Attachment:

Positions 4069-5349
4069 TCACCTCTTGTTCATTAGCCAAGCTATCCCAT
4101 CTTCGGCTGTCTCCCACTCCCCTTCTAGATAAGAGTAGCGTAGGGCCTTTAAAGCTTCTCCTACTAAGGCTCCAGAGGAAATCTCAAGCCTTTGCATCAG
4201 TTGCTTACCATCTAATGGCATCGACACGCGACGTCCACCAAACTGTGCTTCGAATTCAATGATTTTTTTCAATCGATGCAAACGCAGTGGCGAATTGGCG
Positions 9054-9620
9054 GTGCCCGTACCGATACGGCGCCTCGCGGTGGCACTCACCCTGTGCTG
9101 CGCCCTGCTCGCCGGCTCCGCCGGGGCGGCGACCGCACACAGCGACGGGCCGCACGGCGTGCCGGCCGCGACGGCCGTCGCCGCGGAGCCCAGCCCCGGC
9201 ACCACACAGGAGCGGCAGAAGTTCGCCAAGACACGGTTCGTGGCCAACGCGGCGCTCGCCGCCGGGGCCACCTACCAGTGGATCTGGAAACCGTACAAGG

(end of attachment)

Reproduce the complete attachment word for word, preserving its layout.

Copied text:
Positions 4069-5349
4069 TCACCTCTTGTTCATTAGCCAAGCTATCCCAT
4101 CTTCGGCTGTCTCCCACTCCCCTTCTAGATAAGAGTAGCGTAGGGCCTTTAAAGCTTCTCCTACTAAGGCTCCAGAGGAAATCTCAAGCCTTTGCATCAG
4201 TTGCTTACCATCTAATGGCATCGACACGCGACGTCCACCAAACTGTGCTTCGAATTCAATGATTTTTTTCAATCGATGCAAACGCAGTGGCGAATTGGCG
Positions 9054-9620
9054 GTGCCCGTACCGATACGGCGCCTCGCGGTGGCACTCACCCTGTGCTG
9101 CGCCCTGCTCGCCGGCTCCGCCGGGGCGGCGACCGCACACAGCGACGGGCCGCACGGCGTGCCGGCCGCGACGGCCGTCGCCGCGGAGCCCAGCCCCGGC
9201 ACCACACAGGAGCGGCAGAAGTTCGCCAAGACACGGTTCGTGGCCAACGCGGCGCTCGCCGCCGGGGCCACCTACCAGTGGATCTGGAAACCGTACAAGG